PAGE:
“The record shows that the appellants, as plaintiffs, stood upon the ruling on their motion or demurrer to the petition

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of intervention, and thereupon the court entered an order dismissing the appellants’ petition. Such order should not have been entered under the circumstances, and should not constitute a bar to further prosecution of appellants’ cause of action should occasion arise therefor. The order should have been an order in abatement as prayed for by the intervener abating the appellants’ cause of action until the final determination of the action in which the receiver was appointed. The practical result, however, may be the same.”

In discussing election of remedies in Martin Music Co. v Robb, 115 Cal.App. 414 [1 P.2d 1000], it was said:

“Referees in bankruptcy are judicial officers clothed with power to adjudicate in the first instance over the allowance or disallowance of claim presented against the bankrupt’s estate and their findings are entitled to the respect and credit given to officers acting judicially. The allowance of the claim is an adjudication of all issues properly presented for determination and constitutes a final judgment which is binding upon both the creditors and the bankrupt. (7 C.J. 323, sec. 529.)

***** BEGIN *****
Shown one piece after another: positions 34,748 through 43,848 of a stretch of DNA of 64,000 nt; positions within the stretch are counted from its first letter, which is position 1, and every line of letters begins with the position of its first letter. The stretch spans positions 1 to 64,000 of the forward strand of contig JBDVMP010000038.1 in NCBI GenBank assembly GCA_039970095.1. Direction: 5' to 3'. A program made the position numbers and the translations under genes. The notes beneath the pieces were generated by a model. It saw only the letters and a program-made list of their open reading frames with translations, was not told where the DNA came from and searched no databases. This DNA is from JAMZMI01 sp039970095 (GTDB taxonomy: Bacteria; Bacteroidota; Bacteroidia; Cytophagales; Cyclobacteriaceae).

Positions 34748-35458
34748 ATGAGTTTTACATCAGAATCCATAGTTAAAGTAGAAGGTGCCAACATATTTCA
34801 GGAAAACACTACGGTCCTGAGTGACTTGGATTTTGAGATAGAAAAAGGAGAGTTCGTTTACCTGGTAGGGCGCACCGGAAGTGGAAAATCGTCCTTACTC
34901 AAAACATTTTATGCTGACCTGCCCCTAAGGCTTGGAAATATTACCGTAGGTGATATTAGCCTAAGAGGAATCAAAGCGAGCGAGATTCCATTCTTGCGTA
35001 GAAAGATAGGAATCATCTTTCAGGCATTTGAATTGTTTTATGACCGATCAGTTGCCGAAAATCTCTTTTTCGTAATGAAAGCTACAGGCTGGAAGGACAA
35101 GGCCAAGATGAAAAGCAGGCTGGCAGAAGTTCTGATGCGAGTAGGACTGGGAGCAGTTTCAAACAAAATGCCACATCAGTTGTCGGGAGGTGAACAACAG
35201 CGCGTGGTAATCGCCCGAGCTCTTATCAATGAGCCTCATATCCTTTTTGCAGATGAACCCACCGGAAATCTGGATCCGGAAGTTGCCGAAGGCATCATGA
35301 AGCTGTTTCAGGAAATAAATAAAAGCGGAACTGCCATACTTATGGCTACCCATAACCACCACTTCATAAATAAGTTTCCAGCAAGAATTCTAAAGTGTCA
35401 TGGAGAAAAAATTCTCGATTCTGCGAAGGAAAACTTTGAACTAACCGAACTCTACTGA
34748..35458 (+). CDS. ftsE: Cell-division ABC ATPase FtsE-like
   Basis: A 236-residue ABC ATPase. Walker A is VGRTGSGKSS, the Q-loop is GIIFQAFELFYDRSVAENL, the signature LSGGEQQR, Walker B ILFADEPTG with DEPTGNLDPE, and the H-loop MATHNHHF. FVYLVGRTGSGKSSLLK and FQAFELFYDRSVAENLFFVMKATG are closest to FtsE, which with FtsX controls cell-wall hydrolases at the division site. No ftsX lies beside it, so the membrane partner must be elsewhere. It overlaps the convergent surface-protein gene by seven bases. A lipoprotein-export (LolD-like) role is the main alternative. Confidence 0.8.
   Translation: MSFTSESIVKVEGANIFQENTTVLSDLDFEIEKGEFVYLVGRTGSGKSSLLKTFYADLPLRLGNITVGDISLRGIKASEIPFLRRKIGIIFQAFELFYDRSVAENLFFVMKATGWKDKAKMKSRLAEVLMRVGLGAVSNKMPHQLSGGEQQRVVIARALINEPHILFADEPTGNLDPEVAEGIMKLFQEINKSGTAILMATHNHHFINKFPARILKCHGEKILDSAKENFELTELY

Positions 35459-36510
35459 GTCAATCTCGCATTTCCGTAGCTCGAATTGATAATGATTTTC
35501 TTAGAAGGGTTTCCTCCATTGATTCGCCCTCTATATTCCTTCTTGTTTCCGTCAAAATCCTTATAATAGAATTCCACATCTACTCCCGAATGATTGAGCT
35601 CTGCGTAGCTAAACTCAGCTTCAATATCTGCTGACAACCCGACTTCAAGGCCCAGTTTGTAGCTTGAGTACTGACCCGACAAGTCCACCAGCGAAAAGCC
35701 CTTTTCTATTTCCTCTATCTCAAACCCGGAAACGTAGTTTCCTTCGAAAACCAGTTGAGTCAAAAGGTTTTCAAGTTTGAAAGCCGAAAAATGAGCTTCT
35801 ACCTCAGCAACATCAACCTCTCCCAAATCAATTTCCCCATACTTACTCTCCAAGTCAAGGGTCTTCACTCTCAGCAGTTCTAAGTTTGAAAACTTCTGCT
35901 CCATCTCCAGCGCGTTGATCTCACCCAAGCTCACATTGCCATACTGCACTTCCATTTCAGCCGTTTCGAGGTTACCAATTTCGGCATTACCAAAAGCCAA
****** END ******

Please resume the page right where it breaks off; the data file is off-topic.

“Appellants having filed a claim in the bankruptcy proceedings and it having been allowed in the full amount of the contract price by the referee, this decree or order allowing the claim of appellant was final. The case of Elmore, Quillian Co. v Henderson, etc., 179 Ala. 548 [43 L.R.A. (N.S.) 950, 60 So. 820], citing Cromwell v. County of Sac, 94 U.S. 351, at page 371, 96 U.S. 51-63 [24 L.Ed. 195 and 681], definitely held that a decree of the trustee in bankruptcy ordering the allowance of a claim arising under a contract was a bar to a subsequent suit on the contract and operated as an estoppel.”

In the case of Strain v. Superior Court, 168 Cal. 216
[142 P. 62, Ann. Cas. 1915D, 702], it appears that a receiver was appointed to take possession of the property of the California Development Company, part of which was in California and part in Mexico. Strain and others interfered with the receiver’s possession of the Mexican properties. The trial court punished them for contempt. In holding that the trial court had jurisdiction to punish a contempt where the act constituting it was committed without the jurisdiction of the trial court and in a foreign country, our Supreme Court said:

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“It appears that the petitioners, though not parties to the action wherein Holabird had been appointed receiver, were nevertheless residents within the territorial jurisdiction of the court when the alleged interference with the Holt Canal took place and were such when this proceeding in contempt was commenced against them.